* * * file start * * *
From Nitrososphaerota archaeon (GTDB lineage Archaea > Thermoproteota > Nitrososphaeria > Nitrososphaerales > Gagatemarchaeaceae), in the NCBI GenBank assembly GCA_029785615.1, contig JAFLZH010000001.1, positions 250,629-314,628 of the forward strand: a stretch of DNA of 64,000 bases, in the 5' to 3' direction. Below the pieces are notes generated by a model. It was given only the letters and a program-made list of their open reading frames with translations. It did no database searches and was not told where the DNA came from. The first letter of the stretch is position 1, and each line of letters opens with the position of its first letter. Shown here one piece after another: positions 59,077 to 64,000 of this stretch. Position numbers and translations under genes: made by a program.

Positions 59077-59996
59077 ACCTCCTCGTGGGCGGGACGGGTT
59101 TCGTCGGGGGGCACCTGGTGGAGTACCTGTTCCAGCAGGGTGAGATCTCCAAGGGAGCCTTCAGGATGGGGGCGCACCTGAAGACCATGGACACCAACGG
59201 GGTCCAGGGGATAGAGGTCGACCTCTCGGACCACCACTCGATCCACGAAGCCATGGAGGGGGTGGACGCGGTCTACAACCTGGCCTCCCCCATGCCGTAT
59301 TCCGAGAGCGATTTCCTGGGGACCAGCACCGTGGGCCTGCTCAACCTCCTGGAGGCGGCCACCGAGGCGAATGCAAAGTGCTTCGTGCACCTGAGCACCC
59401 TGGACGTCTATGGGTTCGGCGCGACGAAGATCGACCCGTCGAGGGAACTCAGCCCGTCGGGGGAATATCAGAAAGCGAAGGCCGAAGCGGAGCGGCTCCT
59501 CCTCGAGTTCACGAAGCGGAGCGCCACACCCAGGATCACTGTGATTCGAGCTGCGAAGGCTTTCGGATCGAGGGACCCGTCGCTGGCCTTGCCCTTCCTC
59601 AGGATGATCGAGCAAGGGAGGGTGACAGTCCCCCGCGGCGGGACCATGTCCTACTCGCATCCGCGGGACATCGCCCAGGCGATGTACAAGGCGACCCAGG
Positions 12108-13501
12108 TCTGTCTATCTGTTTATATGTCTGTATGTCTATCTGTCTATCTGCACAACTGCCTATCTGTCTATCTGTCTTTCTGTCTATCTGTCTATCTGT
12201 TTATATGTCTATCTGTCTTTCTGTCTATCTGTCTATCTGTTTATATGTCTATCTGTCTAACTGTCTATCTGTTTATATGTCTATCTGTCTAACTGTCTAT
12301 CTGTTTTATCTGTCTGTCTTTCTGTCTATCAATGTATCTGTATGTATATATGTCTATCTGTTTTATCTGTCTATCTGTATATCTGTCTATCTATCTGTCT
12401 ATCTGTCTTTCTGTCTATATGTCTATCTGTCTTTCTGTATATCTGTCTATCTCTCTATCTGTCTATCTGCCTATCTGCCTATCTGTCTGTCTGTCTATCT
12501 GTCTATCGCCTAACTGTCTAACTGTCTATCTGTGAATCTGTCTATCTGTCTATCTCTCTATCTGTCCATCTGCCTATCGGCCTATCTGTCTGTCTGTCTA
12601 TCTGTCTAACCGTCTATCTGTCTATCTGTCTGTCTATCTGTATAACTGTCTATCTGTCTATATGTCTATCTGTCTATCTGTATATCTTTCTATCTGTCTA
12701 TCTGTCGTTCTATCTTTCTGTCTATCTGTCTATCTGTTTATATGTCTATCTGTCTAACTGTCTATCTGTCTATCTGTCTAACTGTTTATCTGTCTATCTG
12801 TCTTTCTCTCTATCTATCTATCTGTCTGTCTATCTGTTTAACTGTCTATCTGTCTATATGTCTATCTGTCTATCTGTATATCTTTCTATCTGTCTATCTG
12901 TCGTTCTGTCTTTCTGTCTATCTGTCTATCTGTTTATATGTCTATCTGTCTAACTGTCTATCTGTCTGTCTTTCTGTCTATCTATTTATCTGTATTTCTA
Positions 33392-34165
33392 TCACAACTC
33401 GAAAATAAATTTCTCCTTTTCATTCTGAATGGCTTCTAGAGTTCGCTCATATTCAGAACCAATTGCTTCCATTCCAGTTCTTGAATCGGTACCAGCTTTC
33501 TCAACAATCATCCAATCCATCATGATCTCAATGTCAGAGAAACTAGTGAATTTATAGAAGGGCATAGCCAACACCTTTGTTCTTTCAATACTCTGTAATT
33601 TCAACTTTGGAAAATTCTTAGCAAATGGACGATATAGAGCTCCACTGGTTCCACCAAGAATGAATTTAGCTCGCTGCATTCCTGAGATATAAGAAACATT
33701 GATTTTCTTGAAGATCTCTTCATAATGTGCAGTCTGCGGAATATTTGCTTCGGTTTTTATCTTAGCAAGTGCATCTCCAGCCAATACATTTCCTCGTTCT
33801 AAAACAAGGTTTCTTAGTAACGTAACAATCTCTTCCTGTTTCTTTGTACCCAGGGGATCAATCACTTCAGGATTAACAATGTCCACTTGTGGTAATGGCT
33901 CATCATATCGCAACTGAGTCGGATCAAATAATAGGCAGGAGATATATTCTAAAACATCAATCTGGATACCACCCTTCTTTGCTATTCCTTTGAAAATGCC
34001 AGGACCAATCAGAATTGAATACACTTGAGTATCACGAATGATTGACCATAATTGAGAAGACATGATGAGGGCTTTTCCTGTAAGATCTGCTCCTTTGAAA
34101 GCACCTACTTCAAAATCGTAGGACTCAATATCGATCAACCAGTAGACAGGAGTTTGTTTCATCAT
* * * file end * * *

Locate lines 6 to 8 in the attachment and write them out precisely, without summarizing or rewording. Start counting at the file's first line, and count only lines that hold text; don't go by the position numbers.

59301 TCCGAGAGCGATTTCCTGGGGACCAGCACCGTGGGCCTGCTCAACCTCCTGGAGGCGGCCACCGAGGCGAATGCAAAGTGCTTCGTGCACCTGAGCACCC
59401 TGGACGTCTATGGGTTCGGCGCGACGAAGATCGACCCGTCGAGGGAACTCAGCCCGTCGGGGGAATATCAGAAAGCGAAGGCCGAAGCGGAGCGGCTCCT
59501 CCTCGAGTTCACGAAGCGGAGCGCCACACCCAGGATCACTGTGATTCGAGCTGCGAAGGCTTTCGGATCGAGGGACCCGTCGCTGGCCTTGCCCTTCCTC